And yet I finally made the plunge, after reading The Hobbit in a Children’s Literature course, and then with the encouragement of my brother, whom I consider quite an expert in the area of Tolkien. I confess I haven’t yet read the books (and apologize for this blasphemy), but they are now placed firmly on my to-read list for the imminent future. The point of all these ramblings is that I have finally watched The Lord of the Rings, and what follows is my review of the first movie, The Fellowship of the Ring.

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The Return of the Prodigal Son

“The Return of the Prodigal Son” by Henri J.M. Nouwen is a short and beautiful book, a clear and profound exploration of a story that has become to so many of us familiar and perhaps even weary, perhaps even emptied of meaning.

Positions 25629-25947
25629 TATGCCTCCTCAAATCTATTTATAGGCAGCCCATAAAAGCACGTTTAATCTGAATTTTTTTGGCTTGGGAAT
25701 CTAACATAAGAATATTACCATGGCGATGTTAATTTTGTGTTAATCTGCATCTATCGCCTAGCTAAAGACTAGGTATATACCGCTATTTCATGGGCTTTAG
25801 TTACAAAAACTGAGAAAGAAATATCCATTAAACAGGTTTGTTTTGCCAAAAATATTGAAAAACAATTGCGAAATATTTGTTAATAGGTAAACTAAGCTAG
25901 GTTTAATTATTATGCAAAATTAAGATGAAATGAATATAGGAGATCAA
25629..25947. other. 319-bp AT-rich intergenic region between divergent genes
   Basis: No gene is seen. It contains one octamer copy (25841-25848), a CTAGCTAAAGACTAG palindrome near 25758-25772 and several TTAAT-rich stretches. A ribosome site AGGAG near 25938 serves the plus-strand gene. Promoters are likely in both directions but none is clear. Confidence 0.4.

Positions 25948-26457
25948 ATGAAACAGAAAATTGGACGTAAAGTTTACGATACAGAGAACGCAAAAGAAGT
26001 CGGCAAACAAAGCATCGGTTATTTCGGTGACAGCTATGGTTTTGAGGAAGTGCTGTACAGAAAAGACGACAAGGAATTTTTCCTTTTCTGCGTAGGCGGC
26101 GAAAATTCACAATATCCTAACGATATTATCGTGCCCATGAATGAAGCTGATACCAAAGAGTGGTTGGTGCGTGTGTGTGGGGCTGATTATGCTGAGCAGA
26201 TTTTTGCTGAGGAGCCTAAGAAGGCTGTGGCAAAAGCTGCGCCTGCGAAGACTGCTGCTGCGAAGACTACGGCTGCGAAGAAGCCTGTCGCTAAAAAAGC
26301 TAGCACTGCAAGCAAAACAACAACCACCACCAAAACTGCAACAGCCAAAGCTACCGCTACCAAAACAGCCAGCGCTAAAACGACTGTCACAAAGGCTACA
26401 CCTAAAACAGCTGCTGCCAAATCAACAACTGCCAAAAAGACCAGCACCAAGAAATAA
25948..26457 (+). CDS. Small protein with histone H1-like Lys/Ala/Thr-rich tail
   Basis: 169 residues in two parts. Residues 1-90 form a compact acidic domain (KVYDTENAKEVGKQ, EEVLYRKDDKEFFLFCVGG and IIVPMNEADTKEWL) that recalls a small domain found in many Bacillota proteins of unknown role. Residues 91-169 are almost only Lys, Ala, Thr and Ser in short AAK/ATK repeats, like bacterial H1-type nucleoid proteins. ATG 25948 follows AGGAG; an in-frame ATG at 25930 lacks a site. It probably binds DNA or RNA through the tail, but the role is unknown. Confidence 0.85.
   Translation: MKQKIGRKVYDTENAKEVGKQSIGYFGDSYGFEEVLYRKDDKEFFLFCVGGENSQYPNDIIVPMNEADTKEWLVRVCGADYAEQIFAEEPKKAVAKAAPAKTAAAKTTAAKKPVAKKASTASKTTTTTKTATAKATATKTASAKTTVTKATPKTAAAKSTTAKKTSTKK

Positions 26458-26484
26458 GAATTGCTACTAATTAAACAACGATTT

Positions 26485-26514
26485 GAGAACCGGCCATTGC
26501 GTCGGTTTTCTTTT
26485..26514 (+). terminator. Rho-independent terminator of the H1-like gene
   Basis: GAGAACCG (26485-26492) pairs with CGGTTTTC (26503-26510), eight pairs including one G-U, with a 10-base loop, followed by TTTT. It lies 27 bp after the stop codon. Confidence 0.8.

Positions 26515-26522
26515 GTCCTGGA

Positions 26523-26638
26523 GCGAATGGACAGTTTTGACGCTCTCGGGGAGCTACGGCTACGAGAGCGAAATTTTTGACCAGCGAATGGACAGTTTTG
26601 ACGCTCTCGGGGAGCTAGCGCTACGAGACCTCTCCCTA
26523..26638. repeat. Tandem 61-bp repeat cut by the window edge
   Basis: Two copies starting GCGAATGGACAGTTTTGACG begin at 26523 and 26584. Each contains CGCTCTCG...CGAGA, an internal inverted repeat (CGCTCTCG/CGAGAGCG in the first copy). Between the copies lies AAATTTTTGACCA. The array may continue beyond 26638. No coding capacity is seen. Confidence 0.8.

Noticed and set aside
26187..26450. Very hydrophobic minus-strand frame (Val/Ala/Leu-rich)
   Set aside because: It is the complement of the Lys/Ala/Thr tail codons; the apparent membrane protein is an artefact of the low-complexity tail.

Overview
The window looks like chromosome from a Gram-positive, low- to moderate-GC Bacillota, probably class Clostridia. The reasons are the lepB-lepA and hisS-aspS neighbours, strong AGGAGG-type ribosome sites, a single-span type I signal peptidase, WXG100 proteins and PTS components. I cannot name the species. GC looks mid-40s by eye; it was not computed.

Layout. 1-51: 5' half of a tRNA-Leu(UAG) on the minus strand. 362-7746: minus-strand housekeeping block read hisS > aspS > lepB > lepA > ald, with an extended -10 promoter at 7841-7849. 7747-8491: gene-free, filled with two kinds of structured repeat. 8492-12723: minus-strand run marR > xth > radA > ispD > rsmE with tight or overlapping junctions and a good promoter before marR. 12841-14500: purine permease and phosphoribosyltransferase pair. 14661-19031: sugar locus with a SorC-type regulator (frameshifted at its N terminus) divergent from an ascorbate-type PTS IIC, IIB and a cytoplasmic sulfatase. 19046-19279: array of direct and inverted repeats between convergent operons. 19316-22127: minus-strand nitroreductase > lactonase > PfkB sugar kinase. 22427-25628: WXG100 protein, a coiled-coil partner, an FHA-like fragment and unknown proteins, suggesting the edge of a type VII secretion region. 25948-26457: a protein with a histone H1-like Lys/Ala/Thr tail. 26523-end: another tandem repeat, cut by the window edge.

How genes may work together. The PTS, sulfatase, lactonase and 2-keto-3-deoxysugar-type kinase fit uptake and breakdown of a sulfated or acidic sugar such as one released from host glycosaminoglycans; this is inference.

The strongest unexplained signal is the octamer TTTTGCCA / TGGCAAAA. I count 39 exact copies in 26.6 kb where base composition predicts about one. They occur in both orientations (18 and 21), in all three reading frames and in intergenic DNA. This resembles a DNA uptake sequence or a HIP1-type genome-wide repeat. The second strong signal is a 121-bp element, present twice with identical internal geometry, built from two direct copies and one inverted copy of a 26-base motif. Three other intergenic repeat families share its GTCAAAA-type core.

The parable of the prodigal son is simple: the son leaves home after prematurely demanding and obtaining his inheritance. When things go poorly and he (the younger son) finds himself destitute and desperately unhappy, he returns to the home of his father to beg for forgiveness and employment as a servant in the household. This forgiveness is freely given by the loving and overjoyed father, along with complete restoration of the boy’s identity as his beloved son. Yet refusing to partake in the grand feast prepared for the returned son is his brother, the elder son who resents the favour received by one who did wrong when he, conversely, stayed home, worked hard and did “right.”

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What to Watch this Week: Sherlock